Providers of financial services, then, help channel cash from savers to borrowers and redistribute risk. They can add value for the investor by aggregating savers’ money, monitoring investments, and pooling risk to keep it manageable for individual members. In many cases the intermediation includes both risk and money. Banks, after all, take on the risk that borrowers won’t repay, allowing depositors to shed that risk. By having lots of borrowers, they are not crippled if one or two don’t pay. And insurance companies pool cash that is then used to pay policy holders whose risk is realized. People could handle many financial services themselves, but it can be more cost-effective to pay someone else to do it.

Cost of services

How people pay for financial services can vary widely, and the costs are not always transparent. For relatively simple transactions, compensation can be on a flat-rate basis (say, $100 in return for filing an application). Charges can also be fixed ($20 an hour to process loan payments), based on a commission (say, 1 percent of the value of the mortgage sold), or based on profits (the difference between loan and deposit rates, for example). The incentives are different for each type of compensation, and whether they are appropriate depends on the situation.


Financial services are crucial to the functioning of an economy. Without them, individuals with money to save might have trouble finding those who need to borrow, and vice versa. And without financial services, people would be so intent on saving to cover risk that they might not buy very many goods and services.

Moreover, even relatively simple financial goods can be complex, and there are often long lags between the purchase of a service and the date the provider has to deliver the service. The market for services depends a great deal on trust. Customers (both savers and borrowers) must have confidence in the advice and information they are receiving. For example, purchasers of life insurance count on the insurance company being around when they die. They expect there will be enough money to pay the designated beneficiaries and that the insurance company won’t cheat the heirs.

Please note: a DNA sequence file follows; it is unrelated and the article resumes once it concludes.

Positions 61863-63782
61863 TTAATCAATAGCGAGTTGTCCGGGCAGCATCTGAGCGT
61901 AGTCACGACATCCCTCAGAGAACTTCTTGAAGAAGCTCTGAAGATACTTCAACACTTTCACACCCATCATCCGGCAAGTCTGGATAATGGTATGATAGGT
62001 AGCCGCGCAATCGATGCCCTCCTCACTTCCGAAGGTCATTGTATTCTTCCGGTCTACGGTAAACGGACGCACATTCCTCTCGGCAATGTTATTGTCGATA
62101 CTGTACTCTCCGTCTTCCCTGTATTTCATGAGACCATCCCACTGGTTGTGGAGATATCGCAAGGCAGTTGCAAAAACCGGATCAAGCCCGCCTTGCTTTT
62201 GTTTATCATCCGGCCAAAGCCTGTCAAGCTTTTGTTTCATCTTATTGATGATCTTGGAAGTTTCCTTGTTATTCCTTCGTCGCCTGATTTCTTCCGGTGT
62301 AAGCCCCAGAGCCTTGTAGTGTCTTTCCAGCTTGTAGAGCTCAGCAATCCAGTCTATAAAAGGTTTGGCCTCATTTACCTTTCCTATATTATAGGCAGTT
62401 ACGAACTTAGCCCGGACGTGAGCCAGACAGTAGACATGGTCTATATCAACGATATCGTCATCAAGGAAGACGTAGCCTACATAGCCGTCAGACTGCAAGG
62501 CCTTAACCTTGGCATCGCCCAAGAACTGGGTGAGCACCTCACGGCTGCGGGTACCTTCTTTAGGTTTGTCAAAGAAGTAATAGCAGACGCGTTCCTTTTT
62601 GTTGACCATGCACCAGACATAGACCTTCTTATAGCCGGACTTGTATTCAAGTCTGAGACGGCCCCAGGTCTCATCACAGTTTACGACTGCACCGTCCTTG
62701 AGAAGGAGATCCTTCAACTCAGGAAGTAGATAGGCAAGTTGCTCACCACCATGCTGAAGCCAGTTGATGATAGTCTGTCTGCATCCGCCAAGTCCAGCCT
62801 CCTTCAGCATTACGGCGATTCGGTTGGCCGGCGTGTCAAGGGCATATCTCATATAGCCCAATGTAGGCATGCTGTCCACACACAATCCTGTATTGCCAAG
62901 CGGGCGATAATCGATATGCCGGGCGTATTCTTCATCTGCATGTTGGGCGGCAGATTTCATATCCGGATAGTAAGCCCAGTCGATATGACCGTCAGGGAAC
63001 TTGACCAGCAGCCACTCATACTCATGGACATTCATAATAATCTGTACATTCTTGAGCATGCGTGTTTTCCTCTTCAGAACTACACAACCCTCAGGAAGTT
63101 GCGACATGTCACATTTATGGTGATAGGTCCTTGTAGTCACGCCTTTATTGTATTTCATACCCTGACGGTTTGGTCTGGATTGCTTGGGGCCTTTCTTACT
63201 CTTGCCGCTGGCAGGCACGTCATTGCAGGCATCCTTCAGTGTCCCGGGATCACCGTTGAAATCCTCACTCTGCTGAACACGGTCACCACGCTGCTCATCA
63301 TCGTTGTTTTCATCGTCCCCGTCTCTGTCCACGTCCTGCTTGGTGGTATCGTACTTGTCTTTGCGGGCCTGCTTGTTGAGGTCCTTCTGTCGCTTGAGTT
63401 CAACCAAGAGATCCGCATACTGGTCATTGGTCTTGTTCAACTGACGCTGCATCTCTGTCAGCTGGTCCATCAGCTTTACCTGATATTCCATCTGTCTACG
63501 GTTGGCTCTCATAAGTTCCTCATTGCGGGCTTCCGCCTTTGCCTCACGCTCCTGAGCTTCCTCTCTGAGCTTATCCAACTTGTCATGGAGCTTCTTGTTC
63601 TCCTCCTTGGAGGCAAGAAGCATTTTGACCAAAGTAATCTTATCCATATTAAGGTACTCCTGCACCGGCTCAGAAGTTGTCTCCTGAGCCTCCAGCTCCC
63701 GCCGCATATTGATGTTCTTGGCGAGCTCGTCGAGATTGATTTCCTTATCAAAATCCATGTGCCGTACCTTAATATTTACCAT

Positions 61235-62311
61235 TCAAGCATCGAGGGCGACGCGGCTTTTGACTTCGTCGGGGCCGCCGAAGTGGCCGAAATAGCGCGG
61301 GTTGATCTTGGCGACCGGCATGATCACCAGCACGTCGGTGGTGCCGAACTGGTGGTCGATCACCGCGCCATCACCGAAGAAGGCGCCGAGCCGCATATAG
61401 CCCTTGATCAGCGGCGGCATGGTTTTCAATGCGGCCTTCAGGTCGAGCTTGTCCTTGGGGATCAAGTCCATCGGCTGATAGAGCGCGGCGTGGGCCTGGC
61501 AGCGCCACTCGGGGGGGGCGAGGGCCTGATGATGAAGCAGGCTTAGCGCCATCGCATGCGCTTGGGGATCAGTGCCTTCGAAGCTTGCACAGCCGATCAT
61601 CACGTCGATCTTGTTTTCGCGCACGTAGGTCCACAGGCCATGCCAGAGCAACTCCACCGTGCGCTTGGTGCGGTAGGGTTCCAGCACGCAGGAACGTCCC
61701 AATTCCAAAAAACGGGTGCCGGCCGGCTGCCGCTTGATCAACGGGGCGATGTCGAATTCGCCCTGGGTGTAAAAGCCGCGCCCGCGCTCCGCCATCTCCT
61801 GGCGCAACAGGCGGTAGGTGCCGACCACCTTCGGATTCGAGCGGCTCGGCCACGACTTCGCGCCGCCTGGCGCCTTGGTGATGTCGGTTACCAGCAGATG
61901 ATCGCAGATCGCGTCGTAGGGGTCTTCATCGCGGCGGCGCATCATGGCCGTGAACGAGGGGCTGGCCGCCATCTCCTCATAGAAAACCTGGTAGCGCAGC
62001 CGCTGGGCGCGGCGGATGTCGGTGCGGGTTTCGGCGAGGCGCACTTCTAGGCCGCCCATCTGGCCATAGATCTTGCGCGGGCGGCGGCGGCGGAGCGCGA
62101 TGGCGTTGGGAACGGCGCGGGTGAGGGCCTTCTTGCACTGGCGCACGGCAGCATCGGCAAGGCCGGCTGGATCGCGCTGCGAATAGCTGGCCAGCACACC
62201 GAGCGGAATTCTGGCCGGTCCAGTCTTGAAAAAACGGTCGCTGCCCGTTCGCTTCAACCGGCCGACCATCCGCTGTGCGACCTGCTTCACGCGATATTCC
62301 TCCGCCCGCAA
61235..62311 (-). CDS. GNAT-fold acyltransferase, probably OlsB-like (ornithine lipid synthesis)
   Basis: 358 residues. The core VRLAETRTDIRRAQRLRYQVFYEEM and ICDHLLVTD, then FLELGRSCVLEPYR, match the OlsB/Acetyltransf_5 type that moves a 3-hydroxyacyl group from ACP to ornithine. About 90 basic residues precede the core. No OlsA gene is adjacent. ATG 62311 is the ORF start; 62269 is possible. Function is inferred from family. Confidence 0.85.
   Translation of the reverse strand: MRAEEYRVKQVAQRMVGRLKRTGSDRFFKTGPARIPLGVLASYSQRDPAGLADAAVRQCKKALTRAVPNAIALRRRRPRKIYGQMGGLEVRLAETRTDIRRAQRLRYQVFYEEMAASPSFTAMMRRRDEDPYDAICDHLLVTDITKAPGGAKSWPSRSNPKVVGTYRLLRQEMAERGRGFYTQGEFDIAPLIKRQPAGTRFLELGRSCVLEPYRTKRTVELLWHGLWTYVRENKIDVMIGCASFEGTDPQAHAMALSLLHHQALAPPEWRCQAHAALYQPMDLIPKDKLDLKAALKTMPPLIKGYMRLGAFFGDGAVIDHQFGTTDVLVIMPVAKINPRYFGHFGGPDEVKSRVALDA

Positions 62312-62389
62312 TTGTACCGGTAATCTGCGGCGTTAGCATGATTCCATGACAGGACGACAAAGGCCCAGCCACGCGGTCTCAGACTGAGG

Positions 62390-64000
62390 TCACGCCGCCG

The importance of financial services to the economy and the need to foster trust among providers and consumers are among the reasons governments oversee the provision of many financial services. This oversight involves licensing, regulation, and supervision, which vary by country. In the United States, there are a number of agencies—some state, some federal—that supervise and regulate different parts of the market.

Financial sector supervisors enforce rules and license financial service providers. Supervision can include regular reporting and examination of accounts and providers, inspections, and investigation of complaints. It can also include enforcement of consumer protection laws, such as limits on credit card interest rates and checking account overdraft charges. However, the recent sudden growth in the financial sector, especially as a result of new financial instruments, can tax the ability of regulators and supervisors to rein in risk. Regulations and enforcement efforts cannot always prevent failures—regulations may not cover new activities, and wrongdoing sometimes escapes enforcement. Because of these failures, supervisors often have the authority to take over a financial institution when necessary.

The role of mortgage-backed securities in the global financial crisis is an example of new financial instruments leading to unexpected consequences. In this case, financial firms looking for steady income streams bought mortgages from the originating banks and then allocated payments to various bonds, which paid according to the mortgages’ underlying performance. Banks benefited by selling the mortgages in return for more cash to make additional loans, but because the loan makers did not keep the loans, their incentive to check borrowers’ creditworthiness eroded. The mortgages were riskier than the financial firms that bought them anticipated, and the bonds did not pay as much as expected. Borrowers were more likely to default because of their lower income, which reduced the amount bondholders took in—both of which hurt gross domestic product growth. Mortgage-backed securities were initially intended to help mitigate risk (and could have done so under the right circumstances), but they ended up increasing it.

Productive uses

Financial services help put money to productive use. Instead of stashing money under their mattresses, consumers can give their savings to intermediaries who might invest them in the next great technology or allow someone to buy a house. The mechanisms that intermediate these flows can be complicated, and most countries rely on regulation to protect borrowers and lenders and help preserve the trust that underpins all financial services.

Irena Asmundson is the chief economist at the California Department of Finance and a former IMF staff member.